Ishtar, the Great Whore of Babylon, was sometimes called the Goddess Har since she was the mother of the Harlots. These Harlots were not prostitutes as we know them, but priestesses, sorceresses, prophets, and healers. Sacred Whores were known sometimes as the Holy Virgins of Goddesses such as Ishtar, Asherah, or Aphrodite. The famous Vestal Virgins were thought to have practiced secret sex magical rites in honour of the Roman Goddess Vesta, the same as the Greek goddess Hestia — Goddess of the Hearth, or “centre of the world.”

“Virgin” did not mean possessing an intact hymen. A virgin was simply an unmarried woman, a woman who claimed ownership of herself. Think of Athena, the maiden goddess who jumped off a cliff rather than submit to wedlock. We see a similar story in the Hebraic tradition where Lilith, unwilling to subjugate herself to Adam in the male-dominant missionary position, exiled herself from paradise in exchange for her own sovereignty.

But Holy Whores weren’t man-haters. Their function was dispensing the grace of the God/Goddess through sexual worship by sharing their bodies with worthy initiates and with each other.

The European idea of going into a womb like space — cave, pit, hole, lake, or river — in order to attain a new life of spirit stems from the Neolithic period (approx. 15,000 BCE. – 5,000 BCE.). During this time the common belief system deemed the main God/Goddess female. Gods were primarily consorts for the Great Goddess or her sons, such as Horus and Jesus. Reunite the polarities, put the Virgin Mary back together with Mary Magdalene and you have a Holy Whore who is the mother of a man/god, or evolved man.

The Great Goddess was the All and her son represented the self-realized human, male or female. Women were thought to be able to access the power of the Goddess more easily because they could more easily identify with Her. In these early days, women were the mediators between the Goddess and the tribe. Later the masculine force became imbalanced by the male need to overcompensate and relegate women to a lower class. Such imbalance may have been caused in part by men’s fear of women’s magic — particularly the ability to give birth, the blood, and her intuitive gifts.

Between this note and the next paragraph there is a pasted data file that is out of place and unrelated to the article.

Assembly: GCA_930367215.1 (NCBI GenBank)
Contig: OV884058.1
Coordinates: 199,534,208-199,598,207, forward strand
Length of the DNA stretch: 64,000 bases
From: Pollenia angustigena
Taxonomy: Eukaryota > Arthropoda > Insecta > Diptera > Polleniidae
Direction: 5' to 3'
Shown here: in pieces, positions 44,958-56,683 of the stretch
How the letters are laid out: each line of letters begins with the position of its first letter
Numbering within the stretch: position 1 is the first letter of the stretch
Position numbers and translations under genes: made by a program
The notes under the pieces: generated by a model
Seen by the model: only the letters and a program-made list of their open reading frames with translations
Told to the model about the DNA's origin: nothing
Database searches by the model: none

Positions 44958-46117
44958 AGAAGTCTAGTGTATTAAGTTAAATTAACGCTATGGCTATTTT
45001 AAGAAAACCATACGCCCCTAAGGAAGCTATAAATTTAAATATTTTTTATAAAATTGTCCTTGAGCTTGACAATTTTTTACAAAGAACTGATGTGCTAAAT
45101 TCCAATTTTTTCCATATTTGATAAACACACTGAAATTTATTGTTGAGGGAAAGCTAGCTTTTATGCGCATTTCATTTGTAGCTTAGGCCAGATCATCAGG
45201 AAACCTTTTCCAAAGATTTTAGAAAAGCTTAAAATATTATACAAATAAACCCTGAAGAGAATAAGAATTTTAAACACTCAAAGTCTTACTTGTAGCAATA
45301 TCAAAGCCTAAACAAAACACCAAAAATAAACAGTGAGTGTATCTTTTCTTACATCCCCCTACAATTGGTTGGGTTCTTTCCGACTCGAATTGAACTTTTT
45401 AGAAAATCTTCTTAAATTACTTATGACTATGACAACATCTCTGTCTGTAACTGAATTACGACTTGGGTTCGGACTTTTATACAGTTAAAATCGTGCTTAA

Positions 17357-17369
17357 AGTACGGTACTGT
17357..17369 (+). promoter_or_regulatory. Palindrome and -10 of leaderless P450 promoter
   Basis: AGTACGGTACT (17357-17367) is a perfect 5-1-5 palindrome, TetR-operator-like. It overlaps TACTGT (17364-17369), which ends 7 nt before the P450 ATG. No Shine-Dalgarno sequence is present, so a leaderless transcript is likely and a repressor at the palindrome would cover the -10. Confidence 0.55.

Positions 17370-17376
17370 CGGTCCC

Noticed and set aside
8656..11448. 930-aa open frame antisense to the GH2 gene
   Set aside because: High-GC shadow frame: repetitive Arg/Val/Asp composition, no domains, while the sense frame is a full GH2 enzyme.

Before science explained away the mystery, women seemed magical, almost frightening. Women bled in sync with the phases of the moon. They bled in sync with each other and, to the awe of men, did not die. Women bore the babies and from their breasts flowed milk to sustain life. While the men went out to hunt, women explored, gathered food, and gained knowledge of medicinal herbs. They were the healers who produced magical cures for snake bites. Women were privy to divine wisdom. The Delphic oracles listened to pythons, while Eve took the sage advice of a serpent. Woman’s “innate” ability to tune into the Goddess was facilitated by her knowledge of herbs, including perhaps, psychoactive botanicals that produced visions.